How I learned to love my body

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How I learned to love my body

‘I say things about my body that I wouldn’t say to my worst enemy’

The truth is, I cry a lot over my body and what I look like.

In fact, I’ve probably struggled with it my whole life. I am fully aware that I’m not alone, that in fact we all cannot help torturing ourselves by living in constant comparison to others. While there is a lot less body shaming nowadays, and curves are now greatly appreciated, there still isn’t any representation of what normality looks like. We aren’t all Kardashians, but we aren’t Victoria Secret models either.

Saying it in the best way possible, I am 100 per cent completely average. I’m not overweight as such, but of course I have flab, rolls, and a belly. I’m normal. There is an in between and it is a lot of us. Undoubtedly, that lack of portrayal in media can often make you feel not good enough. Recently, after a night spent in tears in front of the mirror, criticising myself and counting up the calories I had consumed. I thought fuck this. What’s so wrong with my body? The little bit of fat I can grab on my stomach?

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OK, so I’m not a fashion editorial model, and I never will be. I’m not-so tall, somewhat curvaceous up top and pretty slim. However, I should be thankful for the body I’m in. It works perfectly, and maybe I should stop wishing for what I don’t have and start looking at what I do have and say “Yeah, I can be sexy, I can be beautiful.” Because truth is, we all are beautiful.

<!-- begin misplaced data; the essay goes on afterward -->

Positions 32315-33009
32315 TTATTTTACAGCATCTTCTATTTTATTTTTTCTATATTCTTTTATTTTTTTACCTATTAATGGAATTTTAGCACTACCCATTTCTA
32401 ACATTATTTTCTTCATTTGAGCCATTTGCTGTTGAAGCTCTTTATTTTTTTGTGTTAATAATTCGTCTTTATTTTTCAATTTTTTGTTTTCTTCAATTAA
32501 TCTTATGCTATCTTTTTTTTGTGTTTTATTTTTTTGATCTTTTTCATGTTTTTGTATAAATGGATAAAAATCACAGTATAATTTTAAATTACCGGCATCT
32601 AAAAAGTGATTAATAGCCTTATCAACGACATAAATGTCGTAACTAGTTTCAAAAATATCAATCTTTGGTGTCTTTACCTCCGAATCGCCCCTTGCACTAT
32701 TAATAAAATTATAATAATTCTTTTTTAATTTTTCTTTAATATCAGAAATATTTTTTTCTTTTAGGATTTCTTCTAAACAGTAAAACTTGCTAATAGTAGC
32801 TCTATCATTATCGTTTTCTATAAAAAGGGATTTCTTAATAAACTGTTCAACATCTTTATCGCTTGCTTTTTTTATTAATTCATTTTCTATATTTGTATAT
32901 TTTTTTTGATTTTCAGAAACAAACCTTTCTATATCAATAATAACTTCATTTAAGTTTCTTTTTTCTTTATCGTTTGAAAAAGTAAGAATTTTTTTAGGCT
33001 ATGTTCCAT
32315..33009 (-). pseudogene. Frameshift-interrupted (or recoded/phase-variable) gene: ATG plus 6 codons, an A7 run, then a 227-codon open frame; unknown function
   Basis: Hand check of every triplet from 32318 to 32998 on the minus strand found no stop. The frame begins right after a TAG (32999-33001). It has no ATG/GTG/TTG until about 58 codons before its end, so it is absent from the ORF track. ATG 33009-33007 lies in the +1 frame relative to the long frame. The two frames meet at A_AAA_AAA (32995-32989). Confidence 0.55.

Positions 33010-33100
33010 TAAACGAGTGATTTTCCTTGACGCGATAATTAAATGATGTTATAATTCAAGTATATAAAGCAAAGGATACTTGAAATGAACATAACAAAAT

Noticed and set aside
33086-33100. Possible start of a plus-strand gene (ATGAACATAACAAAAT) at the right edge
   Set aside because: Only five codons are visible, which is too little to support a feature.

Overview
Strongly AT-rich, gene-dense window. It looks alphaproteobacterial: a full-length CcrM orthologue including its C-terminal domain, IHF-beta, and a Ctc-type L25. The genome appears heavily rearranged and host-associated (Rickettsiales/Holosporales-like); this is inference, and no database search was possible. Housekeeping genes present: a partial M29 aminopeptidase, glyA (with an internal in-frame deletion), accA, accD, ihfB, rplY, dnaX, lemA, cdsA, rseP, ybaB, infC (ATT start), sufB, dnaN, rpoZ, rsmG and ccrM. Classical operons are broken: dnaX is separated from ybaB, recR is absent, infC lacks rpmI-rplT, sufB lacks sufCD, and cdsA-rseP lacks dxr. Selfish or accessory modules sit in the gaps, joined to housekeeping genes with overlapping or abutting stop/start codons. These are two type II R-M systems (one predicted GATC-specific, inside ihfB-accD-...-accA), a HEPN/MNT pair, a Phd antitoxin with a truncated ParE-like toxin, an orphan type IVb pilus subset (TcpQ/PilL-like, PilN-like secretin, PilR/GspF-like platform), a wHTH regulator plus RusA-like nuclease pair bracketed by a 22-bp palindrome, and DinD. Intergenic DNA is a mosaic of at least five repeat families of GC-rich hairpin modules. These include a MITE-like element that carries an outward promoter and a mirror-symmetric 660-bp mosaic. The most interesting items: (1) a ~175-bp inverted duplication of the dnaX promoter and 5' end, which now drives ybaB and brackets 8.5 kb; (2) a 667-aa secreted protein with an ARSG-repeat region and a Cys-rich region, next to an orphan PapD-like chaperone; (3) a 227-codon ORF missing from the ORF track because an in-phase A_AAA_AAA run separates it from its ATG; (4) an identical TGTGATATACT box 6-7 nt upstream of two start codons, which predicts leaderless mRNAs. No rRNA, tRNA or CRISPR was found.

Yet, we all struggle. I asked other girls how they embraced body positivity and learned to embrace the body they’re in.

Erica Spaeth, Pittsburgh 

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I’ve struggled with weight since middle school because of my small frame and rather large appetite, and for a while I felt really overweight and fat because I had rolls when I sat down like everyone else. Eventually I became really into fitness and gained muscle which, of course, made me gain weight. I learned that as long as I felt good and ate well, my opinion of me was all that mattered. Now, I eat healthy and work out and have learned to love myself and appreciate the hard work I do!

Gigi Gupte, Maryland

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I used to be so skinny I was bullied for it. Now I have gained a lot of weight and some curves because I workout and eat a lot but sometimes I still feel like I’m not curvy enough and hearing all the rap songs about curvy girls with huge butts and constantly seeing girls with unreal curves on instagram makes me feel insecure. The media just makes such a big deal out of having a booty and tits and it brainwashes men to think girls should have like a tiny waist and big boobs and a butt which is almost genetically impossible makes it worse. I also learned bodies aren’t just objects meant to be sexually appealing to men. Lifting weights shows me how strong my body is and how it’s more than an object. It’s what keeps me alive and I should love it and take care of it.